Gasification of High Solid Content Livestock Manure as an Energy Source

Project: MLMMI 04-01-04


Determine the economic and technical feasibility of biomass gasification as a rural energy source.

KEYWORDS: gasification, biomass, evaluation, livestock manure, turkey litter, high solids content, hog manure solids, renewable energy, economic feasibility


D. Hodgkinson,
DGH Engineering Ltd.


Status: Completed
Started: 2004-09-20
Completed: 2006-04-28

Funding Partners: who have contributed to MLMMI in support of this project:
MRAC - $6,000
Manitoba Pork Council and industry groups - $6,000

Performer funding obtained from:
Agri-Energy - $4,000
Charison's Hatchery - $4,000
Amount Funded: $12,000.00
Performer Funded: $8,000.00
Total Cost: $20,000.00


First Progress Report received on February 10, 2005.
Final report due January 20, 2005.
Extension of the Final Report was granted until March 31, 2005.
Progress Report received on April 8, 2005.
Approved Extension of the Final Report until May 15, 2005.
Final report received April 28, 2006.


With increased fuel prices and Canada's commitment to the Kyoto protocol, there has been a renewed interest in gasification, an old technology. Charison's Turkey Hatchery, of Gunton, Manitoba, produces approximately 705 kg of litter per hour, and has an average electrical energy demand of 353 kW. A need was identified to create value from this waste that may be able to offset energy costs. A survey of gasification technologies in Manitoba showed that despite a large amount of activity, there is still no off-the-shelf solution available to generate electricity from biomass. Litter samples were collected from several barns and sent to the CANMET Energy Technology Centre in Ottawa, Ontario where bench scale gasification tests were done. These tests showed that the loose litter tended to plug up the system, and only a low quality gas was produced. Further testing was preformed by Innovation Technologies (Ireland) Ltd. of Ballycarry, Northern Ireland on similar litter sourced there. These tests determined that, due to the high ash and water content of the fuel and its loose configuration, it would best be gasified mixed with sawdust in pellet form. Should Charison's install a gasifier on site for the purposes of generating electricity, issues with respect to clinkering and pelletisation would need to be addressed, likely though the development of a gasifier designed specifically for turkey litter. Given this analysis, it is recommended that further development of a gasifier at Charison's be carried out in conjunction with an organisation that has expertise in gasification for the purposes of electricity generation, through the development of a functional on-site prototype.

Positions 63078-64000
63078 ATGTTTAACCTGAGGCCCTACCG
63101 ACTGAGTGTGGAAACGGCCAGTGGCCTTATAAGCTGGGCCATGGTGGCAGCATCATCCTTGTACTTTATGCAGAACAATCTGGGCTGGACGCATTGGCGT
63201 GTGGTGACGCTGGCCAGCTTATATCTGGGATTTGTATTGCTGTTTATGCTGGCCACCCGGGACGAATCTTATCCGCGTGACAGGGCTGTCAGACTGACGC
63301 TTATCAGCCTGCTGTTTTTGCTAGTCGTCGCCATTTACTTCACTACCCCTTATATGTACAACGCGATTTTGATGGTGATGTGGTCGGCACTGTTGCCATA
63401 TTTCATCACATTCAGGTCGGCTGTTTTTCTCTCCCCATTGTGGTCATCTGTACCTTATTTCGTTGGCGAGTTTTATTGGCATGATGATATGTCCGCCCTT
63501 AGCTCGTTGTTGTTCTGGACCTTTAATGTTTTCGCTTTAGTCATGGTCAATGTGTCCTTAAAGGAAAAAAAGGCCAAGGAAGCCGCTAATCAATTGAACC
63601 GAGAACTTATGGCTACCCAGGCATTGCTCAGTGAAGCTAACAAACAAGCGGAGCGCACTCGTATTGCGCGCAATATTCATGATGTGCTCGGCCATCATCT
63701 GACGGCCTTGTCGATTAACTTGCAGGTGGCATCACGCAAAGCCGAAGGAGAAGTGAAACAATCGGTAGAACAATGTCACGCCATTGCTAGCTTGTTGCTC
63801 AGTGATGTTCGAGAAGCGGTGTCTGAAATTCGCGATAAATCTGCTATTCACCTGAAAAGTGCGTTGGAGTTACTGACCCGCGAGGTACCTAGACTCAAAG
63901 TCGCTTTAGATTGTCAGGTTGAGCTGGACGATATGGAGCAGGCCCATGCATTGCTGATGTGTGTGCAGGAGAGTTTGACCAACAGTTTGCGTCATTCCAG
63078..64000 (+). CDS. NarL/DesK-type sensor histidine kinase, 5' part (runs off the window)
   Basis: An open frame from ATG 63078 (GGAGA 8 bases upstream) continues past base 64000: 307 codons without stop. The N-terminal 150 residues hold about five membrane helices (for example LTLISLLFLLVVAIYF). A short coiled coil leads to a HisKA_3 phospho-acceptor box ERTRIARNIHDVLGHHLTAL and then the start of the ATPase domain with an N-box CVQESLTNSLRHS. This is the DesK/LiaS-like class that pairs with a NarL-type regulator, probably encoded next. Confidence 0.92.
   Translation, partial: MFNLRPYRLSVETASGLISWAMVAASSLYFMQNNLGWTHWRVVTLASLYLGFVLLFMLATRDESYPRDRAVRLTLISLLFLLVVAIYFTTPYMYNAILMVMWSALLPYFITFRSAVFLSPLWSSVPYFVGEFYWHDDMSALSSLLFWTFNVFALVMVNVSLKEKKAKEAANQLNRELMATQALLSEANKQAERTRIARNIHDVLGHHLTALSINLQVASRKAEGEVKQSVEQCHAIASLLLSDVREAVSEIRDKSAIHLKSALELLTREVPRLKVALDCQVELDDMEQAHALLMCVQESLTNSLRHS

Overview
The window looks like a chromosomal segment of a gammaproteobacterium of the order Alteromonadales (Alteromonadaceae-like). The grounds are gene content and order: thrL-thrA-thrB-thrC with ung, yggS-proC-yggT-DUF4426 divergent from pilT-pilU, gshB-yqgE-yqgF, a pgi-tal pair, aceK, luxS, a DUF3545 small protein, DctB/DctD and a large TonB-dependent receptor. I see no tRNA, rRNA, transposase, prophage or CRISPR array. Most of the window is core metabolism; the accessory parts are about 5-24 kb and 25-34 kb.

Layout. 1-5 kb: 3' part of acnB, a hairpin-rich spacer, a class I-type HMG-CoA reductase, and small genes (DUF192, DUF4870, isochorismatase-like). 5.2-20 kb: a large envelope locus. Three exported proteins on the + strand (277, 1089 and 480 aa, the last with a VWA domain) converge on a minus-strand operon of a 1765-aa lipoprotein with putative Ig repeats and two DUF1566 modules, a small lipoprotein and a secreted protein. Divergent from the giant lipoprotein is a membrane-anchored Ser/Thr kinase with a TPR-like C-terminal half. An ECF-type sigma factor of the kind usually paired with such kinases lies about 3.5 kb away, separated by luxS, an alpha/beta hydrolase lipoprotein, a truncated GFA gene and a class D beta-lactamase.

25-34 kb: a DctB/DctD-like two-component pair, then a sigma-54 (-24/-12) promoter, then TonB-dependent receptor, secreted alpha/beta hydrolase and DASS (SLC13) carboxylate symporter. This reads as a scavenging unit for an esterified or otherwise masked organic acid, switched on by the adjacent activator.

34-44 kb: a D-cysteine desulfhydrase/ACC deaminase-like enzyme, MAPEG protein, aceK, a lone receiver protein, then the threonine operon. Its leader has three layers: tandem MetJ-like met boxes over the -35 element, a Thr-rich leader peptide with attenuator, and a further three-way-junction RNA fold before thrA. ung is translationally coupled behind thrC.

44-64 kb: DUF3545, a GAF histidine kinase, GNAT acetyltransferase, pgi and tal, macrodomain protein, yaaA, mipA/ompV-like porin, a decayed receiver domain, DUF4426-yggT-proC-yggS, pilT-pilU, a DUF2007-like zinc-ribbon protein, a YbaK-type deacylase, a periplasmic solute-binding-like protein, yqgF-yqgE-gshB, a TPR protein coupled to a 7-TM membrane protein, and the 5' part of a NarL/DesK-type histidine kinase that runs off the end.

Final Report

Manitoba Pork represents 614 Manitoba hog farms